Barbara's Random Thoughts

Friday, December 23, 2005

Merry Christmas

I'm headed out early tomorrow morning. I'll be in SoCal for Christmas with family, then NYC for a work conference, then back to LA for New Year's, then finally back home after the first of the year. Whew. So, posting here will be sparse for a while.

Enjoy the holidays, everyone, and here's a poem for you before I go.

I wrote this after returning from a semester studying in Italy. I felt like Christmas snuck up on me that year. December had been a whirl of papers, finals, goodbyes, a last round of travel, then home to CA, where Christmas seemed to happen on me without warning.

On Christmas Eve that year, I realized "Christmas without warning" was exactly what happened to the shepherds with the angels on the night of Christ's birth. They were woken up in the middle of the night by a sudden blaze of light and the announcement that the Messiah had come.

December seems like it's always a blur, with little time to glance up and see what's going on...or to bow in reverence. May we all wake up, rub the sleep out of our eyes, and respond to the news of Christ's birth with joy and amazement.

Christmas Eve

In a quiet moment
I come before you.
Like a shepherd,
I kneel in the hay
and I catch my breath
at the idea that before me,
in this newborn baby,
is the Son of God.
My Savior,
my Lord.
And I adore.
| posted by Barbara | 7:53 AM |

Wednesday, December 21, 2005

And the winner is...

Today was the annual gift swap for assistant-type people here at work. I made off with the Book Lover's edition of Trivial Pursuit. Not bad at all. Now I've really got to get around to having a Trivial Pursuit party in the spring.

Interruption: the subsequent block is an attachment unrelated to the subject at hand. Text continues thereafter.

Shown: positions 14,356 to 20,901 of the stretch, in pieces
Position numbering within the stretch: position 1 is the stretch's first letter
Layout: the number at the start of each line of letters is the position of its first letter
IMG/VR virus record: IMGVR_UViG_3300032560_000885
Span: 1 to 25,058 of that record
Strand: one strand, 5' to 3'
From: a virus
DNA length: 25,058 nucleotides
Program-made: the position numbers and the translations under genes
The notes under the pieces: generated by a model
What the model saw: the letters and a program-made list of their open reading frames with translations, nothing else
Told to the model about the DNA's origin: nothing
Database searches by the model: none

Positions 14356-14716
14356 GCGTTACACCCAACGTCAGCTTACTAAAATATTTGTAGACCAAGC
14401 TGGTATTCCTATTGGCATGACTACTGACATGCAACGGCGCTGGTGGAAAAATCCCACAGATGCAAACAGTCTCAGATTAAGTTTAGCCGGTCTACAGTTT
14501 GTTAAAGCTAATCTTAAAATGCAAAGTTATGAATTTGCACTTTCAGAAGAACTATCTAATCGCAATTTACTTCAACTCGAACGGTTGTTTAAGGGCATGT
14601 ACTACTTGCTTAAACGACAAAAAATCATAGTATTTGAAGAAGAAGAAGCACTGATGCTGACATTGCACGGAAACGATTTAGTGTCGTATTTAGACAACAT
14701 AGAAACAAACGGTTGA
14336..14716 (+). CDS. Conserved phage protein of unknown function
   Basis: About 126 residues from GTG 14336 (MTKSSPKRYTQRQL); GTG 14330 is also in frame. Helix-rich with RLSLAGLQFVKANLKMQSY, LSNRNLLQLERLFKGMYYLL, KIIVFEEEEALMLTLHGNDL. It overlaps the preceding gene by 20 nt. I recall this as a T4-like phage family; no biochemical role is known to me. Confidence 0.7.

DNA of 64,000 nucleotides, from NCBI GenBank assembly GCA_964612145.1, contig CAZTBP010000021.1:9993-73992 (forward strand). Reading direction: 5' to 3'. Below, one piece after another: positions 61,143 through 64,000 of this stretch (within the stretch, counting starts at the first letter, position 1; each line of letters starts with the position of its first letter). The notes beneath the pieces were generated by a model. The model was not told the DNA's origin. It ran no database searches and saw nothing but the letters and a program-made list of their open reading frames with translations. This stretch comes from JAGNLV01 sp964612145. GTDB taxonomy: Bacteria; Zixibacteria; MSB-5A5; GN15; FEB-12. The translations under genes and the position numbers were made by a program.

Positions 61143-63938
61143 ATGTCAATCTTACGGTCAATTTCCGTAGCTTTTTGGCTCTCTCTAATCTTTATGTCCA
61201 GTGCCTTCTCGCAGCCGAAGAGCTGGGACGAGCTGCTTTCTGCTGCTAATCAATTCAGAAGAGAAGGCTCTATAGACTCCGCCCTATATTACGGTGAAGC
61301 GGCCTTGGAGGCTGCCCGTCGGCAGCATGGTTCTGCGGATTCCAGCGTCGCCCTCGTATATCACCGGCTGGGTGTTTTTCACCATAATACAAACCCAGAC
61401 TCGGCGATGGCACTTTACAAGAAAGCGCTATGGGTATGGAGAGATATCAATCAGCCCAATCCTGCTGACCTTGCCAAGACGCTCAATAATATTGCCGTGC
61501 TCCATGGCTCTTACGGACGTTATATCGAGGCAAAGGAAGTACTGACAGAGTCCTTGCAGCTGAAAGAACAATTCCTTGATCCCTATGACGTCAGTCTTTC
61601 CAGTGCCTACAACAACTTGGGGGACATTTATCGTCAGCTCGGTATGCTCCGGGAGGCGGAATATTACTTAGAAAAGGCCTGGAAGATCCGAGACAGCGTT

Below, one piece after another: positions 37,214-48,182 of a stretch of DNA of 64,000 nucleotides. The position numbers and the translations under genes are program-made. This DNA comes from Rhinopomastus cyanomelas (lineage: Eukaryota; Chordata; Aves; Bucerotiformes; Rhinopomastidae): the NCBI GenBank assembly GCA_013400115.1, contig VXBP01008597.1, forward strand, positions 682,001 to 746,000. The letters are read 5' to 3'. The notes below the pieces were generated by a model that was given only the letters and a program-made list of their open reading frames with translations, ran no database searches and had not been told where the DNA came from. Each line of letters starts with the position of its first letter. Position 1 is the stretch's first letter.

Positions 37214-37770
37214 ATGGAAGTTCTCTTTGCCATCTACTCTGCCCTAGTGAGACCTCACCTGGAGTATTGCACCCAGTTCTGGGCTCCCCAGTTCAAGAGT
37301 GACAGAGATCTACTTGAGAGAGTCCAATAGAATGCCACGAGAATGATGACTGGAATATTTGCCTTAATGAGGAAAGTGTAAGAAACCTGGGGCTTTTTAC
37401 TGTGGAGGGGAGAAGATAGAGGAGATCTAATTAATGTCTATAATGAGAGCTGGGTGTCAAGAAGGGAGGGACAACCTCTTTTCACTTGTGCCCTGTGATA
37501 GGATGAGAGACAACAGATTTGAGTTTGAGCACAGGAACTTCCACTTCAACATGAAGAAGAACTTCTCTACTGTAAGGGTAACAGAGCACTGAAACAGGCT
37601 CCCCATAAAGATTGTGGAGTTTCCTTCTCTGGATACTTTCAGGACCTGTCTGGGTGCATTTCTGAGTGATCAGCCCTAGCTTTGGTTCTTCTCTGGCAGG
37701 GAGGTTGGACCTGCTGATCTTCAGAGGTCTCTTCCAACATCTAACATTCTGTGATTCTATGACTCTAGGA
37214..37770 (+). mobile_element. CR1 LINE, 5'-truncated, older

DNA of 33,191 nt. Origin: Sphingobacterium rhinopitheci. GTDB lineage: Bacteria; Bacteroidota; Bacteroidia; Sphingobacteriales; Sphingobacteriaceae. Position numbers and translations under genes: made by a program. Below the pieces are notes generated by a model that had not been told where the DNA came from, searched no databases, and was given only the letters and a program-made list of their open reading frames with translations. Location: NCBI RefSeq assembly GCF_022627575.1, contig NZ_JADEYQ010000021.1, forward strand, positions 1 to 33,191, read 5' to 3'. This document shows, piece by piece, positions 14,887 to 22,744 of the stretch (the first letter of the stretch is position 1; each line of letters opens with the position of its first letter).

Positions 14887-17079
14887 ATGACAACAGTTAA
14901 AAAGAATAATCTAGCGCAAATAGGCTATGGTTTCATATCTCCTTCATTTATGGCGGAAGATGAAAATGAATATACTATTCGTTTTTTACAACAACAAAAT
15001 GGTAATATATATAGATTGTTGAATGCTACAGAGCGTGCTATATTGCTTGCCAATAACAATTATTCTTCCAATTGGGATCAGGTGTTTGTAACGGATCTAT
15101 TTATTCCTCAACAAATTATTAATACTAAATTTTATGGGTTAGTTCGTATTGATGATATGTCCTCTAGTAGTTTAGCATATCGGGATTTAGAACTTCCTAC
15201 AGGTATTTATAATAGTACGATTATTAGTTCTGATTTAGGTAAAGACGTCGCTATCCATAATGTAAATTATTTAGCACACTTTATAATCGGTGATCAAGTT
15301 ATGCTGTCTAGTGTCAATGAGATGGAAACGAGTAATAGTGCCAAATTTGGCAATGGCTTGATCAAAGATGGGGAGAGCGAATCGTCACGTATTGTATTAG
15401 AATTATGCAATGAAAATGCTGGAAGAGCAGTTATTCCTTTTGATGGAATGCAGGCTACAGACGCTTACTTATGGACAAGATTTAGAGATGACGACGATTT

And then there's the story that most everyone has heard too many times, about how I won a $200 gift certificate at Friday's holiday luncheon. But I've just said it again, for good measure. =)

So yeah, I am seriously making out this Christmas season. Wait, that didn't come out right. Ahem. Um...I'm doing quite well for myself this Christmas season. That's better. Heh.
| posted by Barbara | 12:33 AM |

Sunday, December 18, 2005

"Be born in us today..."

It usually takes me a while to get to the point where I feel like it's Christmastime. The rush of December so often crowds out times of reflection. I also find it's difficult for me to actually worship when singing Christmas carols--the words are so familiar that I tend to just sing and not think about what I'm singing. But this morning's worship service, followed by an hour of singing carols, was just what was needed on this rainy day to start me thinking about the meaning of this time of year, and to point my heart to worship.

O Little Town of Bethlehem

Phillips Brooks

O little town of Bethlehem,
How still we see thee lie
Above thy deep and dreamless sleep,
The silent stars go by;
Yet in the dark streets shineth
The everlasting Light;
The hopes and fears of all the years
Are met in thee tonight.

For Christ is born of Mary,
And gathered all above,
While mortals sleep, the angels keep
Their watch of wond'ring love.
O morning stars, together
Proclaim the holy birth,
And praises sing to God the King,
And peace to men on earth!

How silently, how silently
The wondrous gift is giv'n
So God imparts to human hearts
The blessings of His heav'n.
No ear may hear His coming,
But in this world of sin,
Where meek souls will receive Him, still,
The dear Christ enters in.

O holy Child of Bethlehem,
Descend to us, we pray;
Cast out our sin, and enter in,